How Virtual Reality Is Changing Sports Training

The 2nd annual Immersive
Technology in Sports & Entertainment Summit is to be held in the Bay Area
in November. And the sequel to last years successful
summit could not have come at a better time as 2018 has been a breakthrough
year for immersive technology in sports. Virtual reality (VR), in particular,
is trudging ever so close to relevancy across a variety of sports.

VR is viewed as a potential game changer in
terms of giving fans an immersive experience, while watching sporting events.
This potential was discussed at length by Jaunt VP of development and strategy
Mitzi Reaugh and AR/VR Labs director of product Michael Ludden 
in a panel
moderated by Business Insider CEO Henry Blodget.
Both agree that using VR to enhance fan experience is at best, a work in
progress, but its potential to enhance the viewing experience at home and at
sporting venues is immense. 

Sports fans are not the only beneficiaries of
VR, with athletes also benefiting from this technology to help them improve
their sport. 
Coral notes that
VR is now increasingly used by athletes as a training tool,
with F1 drivers, in particular, now getting an “extra edge” via virtual
cockpits that simulate actual racing conditions. 
Retired F1
champion Nico Rosberg understands the benefits of VR training first-hand
as he, himself, benefited from it. “We had a simulator that was virtual reality
and we used a lot of that to prepare for the actual driving,” Rosberg explained
to Wareable,
before pointing out that drivers are “not allowed to test.” This means VR
training is the closest they will ever get to an actual test drive. 

Players in the NFL are also getting help from
VR, with most teams in the league 
using VR
technology patented by industry leader STRIVR.
Quarterbacks are benefiting from VR training as they get to review thousands of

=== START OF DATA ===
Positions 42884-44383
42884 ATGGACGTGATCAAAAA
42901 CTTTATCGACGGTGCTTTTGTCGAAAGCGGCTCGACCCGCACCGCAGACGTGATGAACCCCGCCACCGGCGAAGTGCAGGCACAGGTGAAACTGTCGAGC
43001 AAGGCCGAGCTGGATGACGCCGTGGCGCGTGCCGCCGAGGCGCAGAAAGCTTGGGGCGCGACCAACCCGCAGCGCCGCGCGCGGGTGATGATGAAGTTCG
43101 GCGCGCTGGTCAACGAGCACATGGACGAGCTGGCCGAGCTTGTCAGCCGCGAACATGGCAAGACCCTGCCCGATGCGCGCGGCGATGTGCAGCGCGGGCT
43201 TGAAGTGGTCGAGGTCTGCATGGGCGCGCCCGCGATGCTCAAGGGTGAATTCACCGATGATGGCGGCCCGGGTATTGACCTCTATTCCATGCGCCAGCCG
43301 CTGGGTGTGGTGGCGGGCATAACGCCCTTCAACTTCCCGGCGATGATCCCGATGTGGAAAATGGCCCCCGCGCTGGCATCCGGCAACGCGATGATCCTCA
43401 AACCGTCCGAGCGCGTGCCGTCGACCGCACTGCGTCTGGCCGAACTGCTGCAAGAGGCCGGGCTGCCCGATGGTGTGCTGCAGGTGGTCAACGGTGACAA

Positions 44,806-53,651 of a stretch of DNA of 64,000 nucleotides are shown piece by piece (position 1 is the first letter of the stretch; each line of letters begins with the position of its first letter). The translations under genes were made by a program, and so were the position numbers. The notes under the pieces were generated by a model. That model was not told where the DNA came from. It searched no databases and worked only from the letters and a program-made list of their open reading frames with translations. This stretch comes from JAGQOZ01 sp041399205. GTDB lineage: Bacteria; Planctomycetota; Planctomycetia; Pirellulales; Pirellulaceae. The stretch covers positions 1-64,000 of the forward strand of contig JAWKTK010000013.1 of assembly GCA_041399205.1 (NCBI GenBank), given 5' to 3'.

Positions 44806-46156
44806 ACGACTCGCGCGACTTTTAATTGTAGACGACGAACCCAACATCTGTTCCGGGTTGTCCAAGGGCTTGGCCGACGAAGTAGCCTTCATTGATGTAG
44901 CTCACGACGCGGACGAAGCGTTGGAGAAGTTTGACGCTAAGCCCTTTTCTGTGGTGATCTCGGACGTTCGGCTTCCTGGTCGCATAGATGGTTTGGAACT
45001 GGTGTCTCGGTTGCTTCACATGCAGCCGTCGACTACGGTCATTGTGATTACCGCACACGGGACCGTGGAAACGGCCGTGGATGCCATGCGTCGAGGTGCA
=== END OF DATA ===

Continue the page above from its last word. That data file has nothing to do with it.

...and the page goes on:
plays — or “mental reps” — in great detail. Case Keenum is a great example; the
former backup had quite a season last year, stepping in for the injured Sam
Bradford and leading the Minnesota Vikings to the conference championship.
Keenum credits some of his success to his work with STRIVR, which he believes
is an excellent “supplemental preparation tool,” even for starters. The key
word here, though, is supplemental as
no technology can ever take the place of work ethic and dedication to the craft.

Even NBA players are turning to VR
training, 
with
Philadelphia 76ers guard Markelle Fultz using VR to
help his injury. The former top pick routinely wears VR goggles that help him
visualize making plays on the court. But the Sixers brass are banking on
something more. They are hoping that VR can fix the broken Fultz, whose injured
shoulder has adversely affected his shooting form. In his case, the high-tech
goggles will help the explosive combo guard visualize his shooting mechanics
and remind him of how easily he shot the ball prior to his injury. 

In a world where even the slightest edge is the
difference between winning and losing, it is no surprise that athletes and
professional teams are finding ways to use VR technology to their advantage.
This trend figures to continue, more so with the number of athletes benefiting
from VR training seemingly rising.